According to respondents’ current knowledge, it refers to the changes made to have less of a negative impact on the environment. There is an understanding that some things have negative impacts and we can adapt to use things that are less damaging. For example, moving away from fossil fuels and using solar panels as an energy source. It’s arguably a realist approach, where progress should be based on sustainable efforts and work towards future social and environmental goals. To summarise: we need to grow in a way that doesn’t harm the environment.

Why would students like to learn more about sustainable development?

Despite this, respondents admitted to not knowing enough about sustainable development. They would like to learn more to ensure confidence in discussions and incorporate it into their studies. In the long run, it is vital for the benefit of the planet and the human race. Some respondents admitted to feeling unsure of its meaning and feeling powerless regarding the future. Education promoting sustainable development can show everyone how they can play their part and do just a little bit more.

Similar to last year, students strongly emphasise the relevance of placements and work experience in gaining sustainability skills (up 2% to 82%). Linking coursework, projects or dissertations to sustainability skills was also popular (78%). Many felt it should be built into the curriculum or as a standalone module, with 79% agreeing that sustainable development ‘is something which all courses in places of study/apprenticeships should actively incorporate and promote’.

Students generally felt like their educational experiences to date had given them an understanding of ‘what climate change is and how it happens’ (84%) but slightly less on ‘What we can do at local and global levels to lessen climate change’ (80%) and ‘What our daily lives will look like as a result of climate change’ (70%).  

According to the survey, what actions would students like to see at Worcester?

Responses were taken directly from the survey:

  • More one-off volunteering opportunities for those who can’t commit to a continuous role.
  • Specific sustainable development workshops to engage students, as I feel many do not know its significance. If not workshops, perhaps promotional videos or talks from individuals/groups engaged in sustainable development.
  • I would like them to make new students more aware of what they can do to be helping.
  • Engage with social media more.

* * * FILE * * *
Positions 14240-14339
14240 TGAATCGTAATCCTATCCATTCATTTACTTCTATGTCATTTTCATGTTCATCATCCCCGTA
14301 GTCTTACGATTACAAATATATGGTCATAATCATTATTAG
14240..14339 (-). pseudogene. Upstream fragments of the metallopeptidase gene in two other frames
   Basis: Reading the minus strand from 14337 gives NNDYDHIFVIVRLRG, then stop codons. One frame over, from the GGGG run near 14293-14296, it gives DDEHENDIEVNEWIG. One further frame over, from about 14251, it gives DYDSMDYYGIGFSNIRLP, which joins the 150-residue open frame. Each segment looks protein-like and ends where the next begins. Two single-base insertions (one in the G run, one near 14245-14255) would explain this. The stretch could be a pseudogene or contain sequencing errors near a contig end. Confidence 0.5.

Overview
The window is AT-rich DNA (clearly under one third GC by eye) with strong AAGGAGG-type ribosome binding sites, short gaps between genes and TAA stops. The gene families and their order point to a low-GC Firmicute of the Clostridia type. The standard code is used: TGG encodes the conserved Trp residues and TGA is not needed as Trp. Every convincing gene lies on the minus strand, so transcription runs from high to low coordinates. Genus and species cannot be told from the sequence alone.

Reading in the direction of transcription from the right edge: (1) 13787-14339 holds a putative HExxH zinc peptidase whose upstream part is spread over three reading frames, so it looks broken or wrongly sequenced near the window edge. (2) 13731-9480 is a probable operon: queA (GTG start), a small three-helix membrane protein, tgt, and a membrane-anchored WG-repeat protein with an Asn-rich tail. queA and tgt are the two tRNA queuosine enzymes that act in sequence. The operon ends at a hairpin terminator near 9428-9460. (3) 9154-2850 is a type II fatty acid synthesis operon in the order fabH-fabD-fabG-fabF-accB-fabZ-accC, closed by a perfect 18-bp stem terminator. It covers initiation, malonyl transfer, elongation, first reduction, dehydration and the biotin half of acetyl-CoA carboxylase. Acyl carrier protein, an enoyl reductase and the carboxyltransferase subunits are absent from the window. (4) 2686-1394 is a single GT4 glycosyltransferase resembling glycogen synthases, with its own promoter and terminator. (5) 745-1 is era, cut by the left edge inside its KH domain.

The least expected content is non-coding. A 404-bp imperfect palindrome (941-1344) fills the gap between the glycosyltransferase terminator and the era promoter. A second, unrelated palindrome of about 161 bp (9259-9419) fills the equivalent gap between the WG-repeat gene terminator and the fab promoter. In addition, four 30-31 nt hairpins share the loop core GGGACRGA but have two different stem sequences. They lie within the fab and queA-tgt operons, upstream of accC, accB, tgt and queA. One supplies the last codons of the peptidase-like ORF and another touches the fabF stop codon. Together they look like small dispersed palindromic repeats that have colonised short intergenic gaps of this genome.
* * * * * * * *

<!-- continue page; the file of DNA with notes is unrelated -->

• Perhaps have more societies and groups to involve everyone and make everyone aware.
  • I would like to see a wider range of disposal units that are available for students to sort their waste into on campus (cardboard, food, cans and plastic recycling).
  • To reduce any unwanted spending and to implement methods that are sustainable.

The majority of students recognise the increasing value that employers are placing on recruiting graduates with a range of sustainability skills. Graduates are also increasingly questioning the sustainability credentials of future employers. The survey identified that 39% of students said it was very important to them to get ‘a chance to work in a business/organisation that makes a difference to social and environmental issues, 28% said it was very important to get a role that ‘contributes to helping the environment’ and 40% a role that ‘contributes to development in the local community’. 

What impact, if any, has learning about any of the issues in the previous question had on students personally?

Responses take directly from the survey:

  • Learning about climate change has helped me to understand how I can do my bit.
  • It has made me more aware of my surroundings and helped me think about preserving it.
  • Opens your eyes to the inequalities and problems that surface in the world.
  • I consider a lot of these factors during my studying now.
  • Unsure.

If you would like to read the full survey for 2022- 23 it’s available here

Next steps for Worcester University after this survey

“The Worcester Students’ Union will continue to commit to being a sustainable business, as well as offering tools to students to also feel confident to be able to deal with different sustainable issues.

We will do this by taking on feedback from students, by creating and promoting volunteering opportunities as well as supporting campaigns and events that our student body is interested in.

We will also work with the Networks, particularly the Sustainability Network to bring together students and ideas to champion the work of Students to ensure that our work as an SU is student-led.”

Take a look at a previous Student and Staff survey and our SDGs in the Institution post to see how the University of Worcester has changed things for the better!